The deeper Heather digs into the dead man’s life, the more she justifies his ruthless reputation. Walter is indicted, but police begin to suspect the victim’s stepson as murderer. Heather is convinced the stepson couldn’t have murdered anyone either—although it’s clear no love was lost between the two men. The attempted murder of the victim’s real son creates a new twist. Can Heather solve the murder without becoming the killer’s next victim?

Heather Cameron
Heather attends the murdered man’s funeral with her grandparents and great-grandmother. But I can’t tell you more or I’d have to kill you. No, the truth is that I simply don’t want to spoil the plot. Here’s line 7 of page 77 plus a bit more:

This time the organist got busy. A portly man I didn’t recognize walked forward and sang “How Great Thou Art.” Then, the minister took the lectern. He was known locally for long, rambling sermons. I was glad my family went to the Presbyterian Church a block away. I hoped he wouldn’t drone on or spout false virtues about the deceased. I’d heard Bootsy attended church here, but I wondered if the minister had even met Vance Rockwell.
During the times I’d met her, Bootsy had seemed a delightful, good-natured scatterbrain with an unchecked lavish sense of style. Her quiet weeping now unsettled me. No matter how much I disliked Rockwell, I couldn’t help sympathizing with his family.
In record time for this long-winded minister, the service was over. We all stood as the casket was carried out of the sanctuary, followed by the bereaved family. We waited our turn and filed out behind the others. Kurt spoke to Winston, the officer who’d been at the murder scene questioning Miguel and Steve, then both men left the church.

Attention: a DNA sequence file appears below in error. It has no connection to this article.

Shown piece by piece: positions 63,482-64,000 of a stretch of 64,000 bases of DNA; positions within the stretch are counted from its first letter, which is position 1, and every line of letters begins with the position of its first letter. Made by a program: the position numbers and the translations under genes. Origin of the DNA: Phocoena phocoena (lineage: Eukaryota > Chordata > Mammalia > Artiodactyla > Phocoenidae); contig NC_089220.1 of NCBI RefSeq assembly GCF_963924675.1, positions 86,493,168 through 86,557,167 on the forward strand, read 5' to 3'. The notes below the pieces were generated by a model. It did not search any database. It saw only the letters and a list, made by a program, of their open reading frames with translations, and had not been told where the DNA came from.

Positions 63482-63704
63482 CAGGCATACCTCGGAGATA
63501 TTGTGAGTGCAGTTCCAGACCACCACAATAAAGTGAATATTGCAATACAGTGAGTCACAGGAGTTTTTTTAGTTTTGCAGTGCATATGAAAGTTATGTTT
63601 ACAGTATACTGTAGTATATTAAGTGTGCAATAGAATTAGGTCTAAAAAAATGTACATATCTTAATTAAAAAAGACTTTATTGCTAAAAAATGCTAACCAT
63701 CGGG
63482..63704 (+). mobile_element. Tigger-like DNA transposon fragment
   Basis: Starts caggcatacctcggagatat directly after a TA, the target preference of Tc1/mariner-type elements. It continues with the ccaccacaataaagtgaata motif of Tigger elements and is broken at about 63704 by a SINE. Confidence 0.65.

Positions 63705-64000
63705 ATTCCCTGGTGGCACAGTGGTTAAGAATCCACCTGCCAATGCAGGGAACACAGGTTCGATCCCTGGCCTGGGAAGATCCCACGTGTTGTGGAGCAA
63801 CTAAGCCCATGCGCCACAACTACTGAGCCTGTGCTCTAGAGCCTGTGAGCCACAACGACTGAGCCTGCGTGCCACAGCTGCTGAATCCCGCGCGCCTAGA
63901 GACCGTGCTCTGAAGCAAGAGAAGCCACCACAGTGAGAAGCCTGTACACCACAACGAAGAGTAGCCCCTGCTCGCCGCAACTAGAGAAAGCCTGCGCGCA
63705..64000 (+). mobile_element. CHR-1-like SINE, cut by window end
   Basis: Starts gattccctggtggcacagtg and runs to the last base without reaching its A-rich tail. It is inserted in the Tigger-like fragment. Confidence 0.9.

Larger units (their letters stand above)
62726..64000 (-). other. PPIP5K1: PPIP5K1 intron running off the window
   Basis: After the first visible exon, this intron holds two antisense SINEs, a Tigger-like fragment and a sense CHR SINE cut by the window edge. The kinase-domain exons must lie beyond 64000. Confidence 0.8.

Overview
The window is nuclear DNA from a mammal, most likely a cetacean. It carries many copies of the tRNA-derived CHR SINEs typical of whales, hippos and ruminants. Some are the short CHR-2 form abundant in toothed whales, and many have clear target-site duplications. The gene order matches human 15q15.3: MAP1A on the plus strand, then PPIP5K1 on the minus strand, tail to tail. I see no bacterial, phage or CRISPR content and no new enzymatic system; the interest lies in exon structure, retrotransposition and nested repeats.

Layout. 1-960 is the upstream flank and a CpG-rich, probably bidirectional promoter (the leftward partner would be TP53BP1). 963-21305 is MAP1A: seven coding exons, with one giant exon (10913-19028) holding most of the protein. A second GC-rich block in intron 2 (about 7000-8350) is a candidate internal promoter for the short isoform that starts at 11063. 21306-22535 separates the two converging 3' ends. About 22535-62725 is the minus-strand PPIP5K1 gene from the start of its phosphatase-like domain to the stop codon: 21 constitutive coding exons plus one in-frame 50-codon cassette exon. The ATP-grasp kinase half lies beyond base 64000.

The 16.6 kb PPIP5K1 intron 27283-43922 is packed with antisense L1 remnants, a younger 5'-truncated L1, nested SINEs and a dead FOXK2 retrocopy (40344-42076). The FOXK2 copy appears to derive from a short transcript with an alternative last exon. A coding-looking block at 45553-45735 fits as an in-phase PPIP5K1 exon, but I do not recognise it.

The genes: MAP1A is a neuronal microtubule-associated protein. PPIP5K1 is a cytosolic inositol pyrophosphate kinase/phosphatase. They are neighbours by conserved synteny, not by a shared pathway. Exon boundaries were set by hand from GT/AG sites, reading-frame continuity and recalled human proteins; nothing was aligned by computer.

On the portico, we saw Kurt and Winston watching the Rockwell family drive away in a stretched black limousine.
Gigi poked Kurt’s arm. “Hello there, young man. I’m thinking about your marriage proposal. I may take you up on it.”
People within hearing turned to stare, saw it was Gigi, and went on their way. Something to be said for getting old and being able to say whatever you wished.
Kurt Steele
Kurt grinned. “Glad to hear it, Gigi. Sad occasion this, but how are you?”
“Any day a person my age goes to a funeral and it isn’t mine is a great day. You remember my granddaughter, Heather?”
Grandpa said, “He ought to, out strolling the town with her half the night.”
Beside Kurt, Winston coughed, and I had a feeling he covered a chortle. Kurt actually blushed, but he smiled at me and winked.
“I couldn’t let her walk around on her own, sir, and there was no talking her out of it.”
Grandpa shot me a glare then shook hands with Kurt. “You don’t have to tell me about this girl’s stubborn streak. Her mother was just the same. Appreciate you keeping an eye on her.”
He sounded as if I were ten and needed someone to hold my hand crossing the street. But I knew better than to protest and open that can of worms in public. “We’d better hurry to the car if you plan on going to the cemetery.”
Kurt offered his arm to Gigi. “Allow me to help you down the steps.”
Darned if she didn’t reward him with a flirty smile. “Always ready to have a handsome man escort me.” She looped her arm with his. “I hope they hired an extra awning. I’m not standing, especially not with the sun blazing on my skin.”